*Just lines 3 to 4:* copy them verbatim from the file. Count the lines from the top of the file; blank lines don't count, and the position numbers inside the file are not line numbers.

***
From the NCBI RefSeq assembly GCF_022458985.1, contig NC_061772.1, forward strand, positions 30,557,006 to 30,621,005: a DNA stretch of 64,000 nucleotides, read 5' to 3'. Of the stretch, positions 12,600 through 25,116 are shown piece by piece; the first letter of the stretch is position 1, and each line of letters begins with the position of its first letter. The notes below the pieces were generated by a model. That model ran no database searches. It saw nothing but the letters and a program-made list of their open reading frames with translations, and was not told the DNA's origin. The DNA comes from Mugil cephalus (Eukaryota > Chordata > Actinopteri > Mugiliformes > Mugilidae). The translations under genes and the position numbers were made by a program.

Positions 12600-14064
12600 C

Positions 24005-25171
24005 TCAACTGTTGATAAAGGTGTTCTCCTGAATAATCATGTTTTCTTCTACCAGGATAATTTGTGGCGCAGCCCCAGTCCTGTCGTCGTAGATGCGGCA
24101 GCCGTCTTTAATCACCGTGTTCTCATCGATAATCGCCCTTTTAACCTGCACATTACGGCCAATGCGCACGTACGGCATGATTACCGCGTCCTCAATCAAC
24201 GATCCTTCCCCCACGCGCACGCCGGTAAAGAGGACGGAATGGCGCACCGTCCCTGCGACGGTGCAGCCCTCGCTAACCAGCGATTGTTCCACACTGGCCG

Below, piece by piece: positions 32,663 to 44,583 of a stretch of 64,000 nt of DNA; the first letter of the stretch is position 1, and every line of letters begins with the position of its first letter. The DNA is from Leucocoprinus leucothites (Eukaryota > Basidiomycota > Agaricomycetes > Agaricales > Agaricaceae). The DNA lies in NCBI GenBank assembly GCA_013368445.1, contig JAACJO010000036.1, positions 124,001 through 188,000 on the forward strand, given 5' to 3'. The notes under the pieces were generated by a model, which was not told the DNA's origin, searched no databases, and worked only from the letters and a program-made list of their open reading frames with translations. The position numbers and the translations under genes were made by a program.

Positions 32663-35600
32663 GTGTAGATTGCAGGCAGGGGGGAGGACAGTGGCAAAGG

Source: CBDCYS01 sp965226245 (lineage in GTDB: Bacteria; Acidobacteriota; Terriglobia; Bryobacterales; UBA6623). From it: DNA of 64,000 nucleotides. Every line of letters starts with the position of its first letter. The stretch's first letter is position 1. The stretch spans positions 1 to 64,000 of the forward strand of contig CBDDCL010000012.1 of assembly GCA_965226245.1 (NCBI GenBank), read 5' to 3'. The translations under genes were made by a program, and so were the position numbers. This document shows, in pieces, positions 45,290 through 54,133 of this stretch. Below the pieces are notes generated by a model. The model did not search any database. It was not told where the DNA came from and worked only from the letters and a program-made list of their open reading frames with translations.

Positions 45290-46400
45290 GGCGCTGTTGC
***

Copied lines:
12600 C

Positions 24005-25171